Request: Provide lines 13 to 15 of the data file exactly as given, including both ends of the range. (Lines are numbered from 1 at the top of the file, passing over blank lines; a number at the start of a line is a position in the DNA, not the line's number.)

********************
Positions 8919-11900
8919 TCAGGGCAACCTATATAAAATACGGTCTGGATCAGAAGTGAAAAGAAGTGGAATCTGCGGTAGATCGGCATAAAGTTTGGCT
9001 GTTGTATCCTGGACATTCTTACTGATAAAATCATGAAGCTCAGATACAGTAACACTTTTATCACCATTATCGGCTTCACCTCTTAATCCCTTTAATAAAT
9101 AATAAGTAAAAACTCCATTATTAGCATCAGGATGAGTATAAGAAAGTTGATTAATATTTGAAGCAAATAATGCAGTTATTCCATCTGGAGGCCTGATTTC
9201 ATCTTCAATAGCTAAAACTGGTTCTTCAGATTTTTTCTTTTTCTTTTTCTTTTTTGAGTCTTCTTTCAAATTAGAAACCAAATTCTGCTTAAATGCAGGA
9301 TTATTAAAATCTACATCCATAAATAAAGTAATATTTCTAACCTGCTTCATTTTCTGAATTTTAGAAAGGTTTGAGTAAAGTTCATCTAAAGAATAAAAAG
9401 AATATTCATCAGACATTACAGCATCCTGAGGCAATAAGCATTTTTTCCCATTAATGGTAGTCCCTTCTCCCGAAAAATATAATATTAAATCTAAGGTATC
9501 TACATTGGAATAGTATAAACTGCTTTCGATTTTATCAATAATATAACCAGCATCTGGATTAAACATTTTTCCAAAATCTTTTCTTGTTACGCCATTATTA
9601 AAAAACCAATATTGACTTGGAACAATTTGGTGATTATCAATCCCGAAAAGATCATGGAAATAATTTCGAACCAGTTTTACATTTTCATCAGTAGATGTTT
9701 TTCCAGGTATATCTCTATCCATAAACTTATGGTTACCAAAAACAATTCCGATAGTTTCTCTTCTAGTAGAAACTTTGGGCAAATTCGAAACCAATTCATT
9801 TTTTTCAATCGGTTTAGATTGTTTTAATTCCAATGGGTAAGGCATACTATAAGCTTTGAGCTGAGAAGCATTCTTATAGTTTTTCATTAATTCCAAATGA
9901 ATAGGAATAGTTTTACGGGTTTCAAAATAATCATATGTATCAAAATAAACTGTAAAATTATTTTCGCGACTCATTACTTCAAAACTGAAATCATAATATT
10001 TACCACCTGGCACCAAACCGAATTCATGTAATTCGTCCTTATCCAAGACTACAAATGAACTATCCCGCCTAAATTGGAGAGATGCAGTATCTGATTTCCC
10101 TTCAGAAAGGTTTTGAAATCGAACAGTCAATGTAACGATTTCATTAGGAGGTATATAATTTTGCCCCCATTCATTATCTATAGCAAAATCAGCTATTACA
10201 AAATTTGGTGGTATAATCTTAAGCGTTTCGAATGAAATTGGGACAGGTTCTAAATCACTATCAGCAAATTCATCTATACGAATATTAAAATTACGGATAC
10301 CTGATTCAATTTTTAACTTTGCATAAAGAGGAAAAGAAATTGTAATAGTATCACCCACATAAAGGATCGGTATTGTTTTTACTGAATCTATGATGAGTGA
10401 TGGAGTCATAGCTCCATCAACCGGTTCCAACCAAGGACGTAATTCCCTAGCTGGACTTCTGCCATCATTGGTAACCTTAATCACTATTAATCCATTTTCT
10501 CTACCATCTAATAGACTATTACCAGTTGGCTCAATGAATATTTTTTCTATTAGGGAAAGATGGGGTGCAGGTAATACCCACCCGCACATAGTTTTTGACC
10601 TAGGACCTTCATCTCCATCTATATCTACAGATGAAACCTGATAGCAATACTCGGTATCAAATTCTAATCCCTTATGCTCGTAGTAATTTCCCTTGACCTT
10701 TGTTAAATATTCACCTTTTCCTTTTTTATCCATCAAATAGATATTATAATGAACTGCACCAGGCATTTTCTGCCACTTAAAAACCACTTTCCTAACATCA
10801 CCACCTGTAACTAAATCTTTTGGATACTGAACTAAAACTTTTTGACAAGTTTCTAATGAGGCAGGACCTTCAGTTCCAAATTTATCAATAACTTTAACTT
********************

10001 TACCACCTGGCACCAAACCGAATTCATGTAATTCGTCCTTATCCAAGACTACAAATGAACTATCCCGCCTAAATTGGAGAGATGCAGTATCTGATTTCCC
10101 TTCAGAAAGGTTTTGAAATCGAACAGTCAATGTAACGATTTCATTAGGAGGTATATAATTTTGCCCCCATTCATTATCTATAGCAAAATCAGCTATTACA
10201 AAATTTGGTGGTATAATCTTAAGCGTTTCGAATGAAATTGGGACAGGTTCTAAATCACTATCAGCAAATTCATCTATACGAATATTAAAATTACGGATAC